Using Machine Learning for carbon emission optimization in Transport and Logistics

This article analyzes the diverse capabilities of Artificial Intelligence and Machine Learning methods for the reduction of greenhouse gas emissions in the Transport & Logistics sector. It furthermore provides a selection of best practices and a weighted outlook in regards to the efficiency of such methods.

Martin Jacobs
Jan 21 · 9 min read

The negative impact of greenhouse gas (GHG) emissions on the global climate has been an ubiquitous topic for the recent years, and finally also concrete activities are being implemented in order to reduce these emission — may it be on a political level as for example the passed Climate Agreement in Germany and the announcement of the European Green Deal from the EU, or on a corporate level with global initiatives towards less corporate carbon emissions like the Carbon Disclosure Project (CDP) and the science-based targets initiative.

Apart from organizations and political regulations, new and innovative technologies are driving the future of GHG emission levels for private persons as well as for corporate organizations.

Especially Artificial Intelligence (AI) and its cognitive domain Machine Learning (ML) are expected to be leading technologies in the mitigation of climate change.

A report by the International Telecommunication Union on the UN activities and projects in 2019 highlights the diverse capabilities of AI use cases: more than 35 UN entities describe how they are increasingly using AI to meet many of the world’s most urgent challenges, from responding to humanitarian crises to tackling climate change.

On a corporate level in specific, emissions are summarized in Scope 1 to Scope 3 in a wide range of activities. Equally, there are a lot of possibilities along the entire value chain to reduce GHG emissions.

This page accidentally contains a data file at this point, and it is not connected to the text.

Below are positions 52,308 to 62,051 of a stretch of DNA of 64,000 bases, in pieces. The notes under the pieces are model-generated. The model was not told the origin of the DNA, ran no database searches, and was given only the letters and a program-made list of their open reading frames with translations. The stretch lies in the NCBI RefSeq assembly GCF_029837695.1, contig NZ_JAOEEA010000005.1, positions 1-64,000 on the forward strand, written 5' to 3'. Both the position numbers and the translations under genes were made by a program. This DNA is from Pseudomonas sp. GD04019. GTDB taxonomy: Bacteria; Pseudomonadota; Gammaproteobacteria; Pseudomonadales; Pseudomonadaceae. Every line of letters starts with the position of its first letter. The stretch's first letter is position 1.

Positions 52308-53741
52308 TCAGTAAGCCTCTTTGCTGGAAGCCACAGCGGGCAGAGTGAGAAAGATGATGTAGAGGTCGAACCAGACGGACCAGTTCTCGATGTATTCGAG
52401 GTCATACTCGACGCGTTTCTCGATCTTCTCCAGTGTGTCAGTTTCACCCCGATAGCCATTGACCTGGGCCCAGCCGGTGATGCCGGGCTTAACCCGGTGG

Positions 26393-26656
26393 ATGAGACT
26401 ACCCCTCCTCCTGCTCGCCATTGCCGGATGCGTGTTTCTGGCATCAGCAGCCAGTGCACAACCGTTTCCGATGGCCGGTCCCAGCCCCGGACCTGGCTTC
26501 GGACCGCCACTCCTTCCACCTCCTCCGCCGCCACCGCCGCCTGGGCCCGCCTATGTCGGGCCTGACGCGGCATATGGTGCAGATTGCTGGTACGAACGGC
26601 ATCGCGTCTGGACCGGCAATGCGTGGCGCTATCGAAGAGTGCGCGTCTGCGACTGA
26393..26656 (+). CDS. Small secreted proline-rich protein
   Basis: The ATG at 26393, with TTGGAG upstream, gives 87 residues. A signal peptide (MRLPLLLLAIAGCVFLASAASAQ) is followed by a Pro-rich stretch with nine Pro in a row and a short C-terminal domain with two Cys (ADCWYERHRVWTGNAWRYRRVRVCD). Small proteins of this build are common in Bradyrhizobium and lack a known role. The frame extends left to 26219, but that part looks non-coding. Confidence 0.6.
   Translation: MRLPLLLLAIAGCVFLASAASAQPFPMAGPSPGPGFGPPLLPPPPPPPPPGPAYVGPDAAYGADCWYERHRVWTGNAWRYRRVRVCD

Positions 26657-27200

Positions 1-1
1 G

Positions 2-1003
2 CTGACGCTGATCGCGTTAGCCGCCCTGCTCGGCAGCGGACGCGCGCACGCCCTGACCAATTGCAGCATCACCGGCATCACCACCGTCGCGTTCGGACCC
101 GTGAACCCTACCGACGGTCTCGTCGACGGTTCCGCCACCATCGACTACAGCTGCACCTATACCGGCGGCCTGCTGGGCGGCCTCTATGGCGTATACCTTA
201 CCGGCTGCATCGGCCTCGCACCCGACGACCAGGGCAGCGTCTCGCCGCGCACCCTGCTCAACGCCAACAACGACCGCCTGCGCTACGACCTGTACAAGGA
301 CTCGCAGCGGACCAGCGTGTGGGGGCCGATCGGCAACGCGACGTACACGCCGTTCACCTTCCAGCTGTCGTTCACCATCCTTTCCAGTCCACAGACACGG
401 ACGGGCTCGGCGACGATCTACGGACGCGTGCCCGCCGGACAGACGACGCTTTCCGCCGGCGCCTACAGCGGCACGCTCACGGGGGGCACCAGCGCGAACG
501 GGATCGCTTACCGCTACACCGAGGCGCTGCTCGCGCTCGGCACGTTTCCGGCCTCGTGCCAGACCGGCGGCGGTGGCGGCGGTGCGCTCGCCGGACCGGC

Categories of Scope 1, 2 and 3 emissions

Particularly the logistic sector, which has its most substential emission factors within Scope 1 and Scope 3 via upstream and downstream activities and that accounted to 27% of the total EU-28 GHG emissions in 2017, is under pressure: If the 2050 target for this sector (Decrease of emissions from 1990 standard by two thirds) shall be fulfilled, more efficient (technological) solutions for carbon neutrality need to be introduced. Especially, because Transport & Logistics is the industry with the most negative development of carbon emissions since 1990.

Total CO2 Emissions per Industry (1990–2017)

Thinking of ML tools for the Transport & Logistics sector in specific, many of us would primarily connect the technology with the most well-known application: autonomous vehicles. Object and pattern detection already today improve the security of passengers in Tesla’s or other autonomous vehicles. This feature is indeed very relevant for features such as security and driving behaviour, though is it also relevant for climate change? Lets take a brief look at autonomous driving and other opportunities arising from a higher level of automation and data-driven decision-making in the context of carbon emissions: